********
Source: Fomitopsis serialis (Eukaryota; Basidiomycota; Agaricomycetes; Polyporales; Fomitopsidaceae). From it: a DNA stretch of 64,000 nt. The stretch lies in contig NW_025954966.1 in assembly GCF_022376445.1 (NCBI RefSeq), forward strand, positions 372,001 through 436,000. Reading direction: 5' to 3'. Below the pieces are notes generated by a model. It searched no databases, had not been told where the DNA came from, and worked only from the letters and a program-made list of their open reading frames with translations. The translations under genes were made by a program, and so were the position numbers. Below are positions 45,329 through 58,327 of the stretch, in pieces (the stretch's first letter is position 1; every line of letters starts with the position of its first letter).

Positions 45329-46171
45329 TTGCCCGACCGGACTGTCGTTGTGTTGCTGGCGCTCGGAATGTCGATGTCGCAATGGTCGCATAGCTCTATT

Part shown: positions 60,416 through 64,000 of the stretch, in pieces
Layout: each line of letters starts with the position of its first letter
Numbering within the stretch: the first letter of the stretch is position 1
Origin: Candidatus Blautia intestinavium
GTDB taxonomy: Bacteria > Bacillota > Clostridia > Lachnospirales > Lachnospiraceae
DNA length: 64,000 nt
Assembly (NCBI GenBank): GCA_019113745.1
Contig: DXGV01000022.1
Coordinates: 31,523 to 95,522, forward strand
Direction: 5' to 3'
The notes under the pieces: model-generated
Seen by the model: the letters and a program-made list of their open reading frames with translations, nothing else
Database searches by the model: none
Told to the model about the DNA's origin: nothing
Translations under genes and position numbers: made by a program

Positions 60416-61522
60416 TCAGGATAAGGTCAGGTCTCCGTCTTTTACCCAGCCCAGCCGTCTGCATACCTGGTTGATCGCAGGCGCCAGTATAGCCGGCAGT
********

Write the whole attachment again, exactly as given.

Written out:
Source: Fomitopsis serialis (Eukaryota; Basidiomycota; Agaricomycetes; Polyporales; Fomitopsidaceae). From it: a DNA stretch of 64,000 nt. The stretch lies in contig NW_025954966.1 in assembly GCF_022376445.1 (NCBI RefSeq), forward strand, positions 372,001 through 436,000. Reading direction: 5' to 3'. Below the pieces are notes generated by a model. It searched no databases, had not been told where the DNA came from, and worked only from the letters and a program-made list of their open reading frames with translations. The translations under genes were made by a program, and so were the position numbers. Below are positions 45,329 through 58,327 of the stretch, in pieces (the stretch's first letter is position 1; every line of letters starts with the position of its first letter).

Positions 45329-46171
45329 TTGCCCGACCGGACTGTCGTTGTGTTGCTGGCGCTCGGAATGTCGATGTCGCAATGGTCGCATAGCTCTATT

Part shown: positions 60,416 through 64,000 of the stretch, in pieces
Layout: each line of letters starts with the position of its first letter
Numbering within the stretch: the first letter of the stretch is position 1
Origin: Candidatus Blautia intestinavium
GTDB taxonomy: Bacteria > Bacillota > Clostridia > Lachnospirales > Lachnospiraceae
DNA length: 64,000 nt
Assembly (NCBI GenBank): GCA_019113745.1
Contig: DXGV01000022.1
Coordinates: 31,523 to 95,522, forward strand
Direction: 5' to 3'
The notes under the pieces: model-generated
Seen by the model: the letters and a program-made list of their open reading frames with translations, nothing else
Database searches by the model: none
Told to the model about the DNA's origin: nothing
Translations under genes and position numbers: made by a program

Positions 60416-61522
60416 TCAGGATAAGGTCAGGTCTCCGTCTTTTACCCAGCCCAGCCGTCTGCATACCTGGTTGATCGCAGGCGCCAGTATAGCCGGCAGT